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Devil in a Blue Dress (Easy Rawlins 1) (original 1990; edition 2017)
by Walter Mosley (Author), Val McDermid (Introduction)
Devil in a Blue Dress by Walter Mosley (1990)
Best Crime Fiction (121)
Is contained in
All 10 Easy Rawlins by Walter Mosley: Black Betty, Bad Boy Brawly Brown, Blonde Faith, Cinnamon Kiss, Devil in a Blue Dress, Gone Fishin, Little Scarlet, Little Yellow Dog, Red Death, White Butterfly by Walter Mosley
Has the adaptation
Is abridged in
References to this work on external resources.
Wikipedia in English (1)
Amazon.com Amazon.com Review (ISBN 0743451791, Paperback)Walter Mosley's Easy Rawlins has few illusions about the world--at least not about the world of a young black veteran in the late 1940s in Southern California. His stint in the Army didn't do anything to dissuade him from his belief that justice doesn't come cheap, especially for men like him. "I thought there might be some justice for a black man if he had money to grease it," Easy says. Fired from his job on the line at an aircraft plant, he's in danger of losing his home, symbol of his tenuous hold on middle class status. That's a good enough reason to accept a white man's offer to pay him for finding a beautiful, mysterious Frenchwoman named Daphne Monet, last seen in the company of a well-known gangster. Easy's search takes the reader to an L.A. few writers have shown us before--the mean streets of South Central, the after-hours joints in dirty basement clubs, the cheap hotels and furnished rooms, the places people go when they don't want to be found. Evocative of a past time, and told in a style that's reminiscent of Hammet and Chandler, yet uniquely his own, Mosley's depiction of an inherently decent man in a violent world of intrigue and corruption rang up big sales when it was published in 1990 (although the movie version, with Denzel Washington as Easy, never found the audience it deserved). The minor characters are deftly and brilliantly developed, especially Mouse, who saves Easy's life even as he draws him deeper into the mystery of Daphne Monet. Like many of Mosley's characters, Mouse makes a return appearance in the succeeding Easy Rawlins mysteries, such as A Red Death, Black Betty, and White Butterfly, every one of which is as good as Devil in a Blue Dress, his first. --Jane Adams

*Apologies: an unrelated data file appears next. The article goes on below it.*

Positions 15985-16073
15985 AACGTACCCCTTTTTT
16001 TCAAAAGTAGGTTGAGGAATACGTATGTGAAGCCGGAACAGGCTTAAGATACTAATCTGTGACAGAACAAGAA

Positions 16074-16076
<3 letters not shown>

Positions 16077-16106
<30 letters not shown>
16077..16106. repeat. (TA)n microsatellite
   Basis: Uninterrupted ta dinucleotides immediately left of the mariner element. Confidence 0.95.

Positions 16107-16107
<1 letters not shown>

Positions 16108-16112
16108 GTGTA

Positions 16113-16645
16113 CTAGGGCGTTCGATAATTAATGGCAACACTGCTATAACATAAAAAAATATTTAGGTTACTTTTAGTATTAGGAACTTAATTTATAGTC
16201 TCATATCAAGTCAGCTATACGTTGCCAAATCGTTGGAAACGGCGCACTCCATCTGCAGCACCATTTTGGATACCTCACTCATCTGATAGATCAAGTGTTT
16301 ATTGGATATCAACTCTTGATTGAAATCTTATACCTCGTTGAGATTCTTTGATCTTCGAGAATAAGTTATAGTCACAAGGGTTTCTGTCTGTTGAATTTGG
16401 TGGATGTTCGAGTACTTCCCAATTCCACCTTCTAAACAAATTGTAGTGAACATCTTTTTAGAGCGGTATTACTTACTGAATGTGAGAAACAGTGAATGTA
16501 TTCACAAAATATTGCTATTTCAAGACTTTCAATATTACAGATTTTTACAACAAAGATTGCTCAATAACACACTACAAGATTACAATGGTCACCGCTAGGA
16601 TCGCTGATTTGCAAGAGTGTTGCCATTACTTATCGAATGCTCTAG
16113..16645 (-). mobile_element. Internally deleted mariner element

(retrieved from Amazon Thu, 12 Mar 2015 18:25:35 -0400)
In a Los Angeles bar, "Easy" Rawlins, a black war veteran just fired from his job, wonders how he'll pay his mortgage. DeWitt Albright, a quietly vicious white man, walks in and offers Easy good money if he'll find Daphne Monet.
(summary from another edition)
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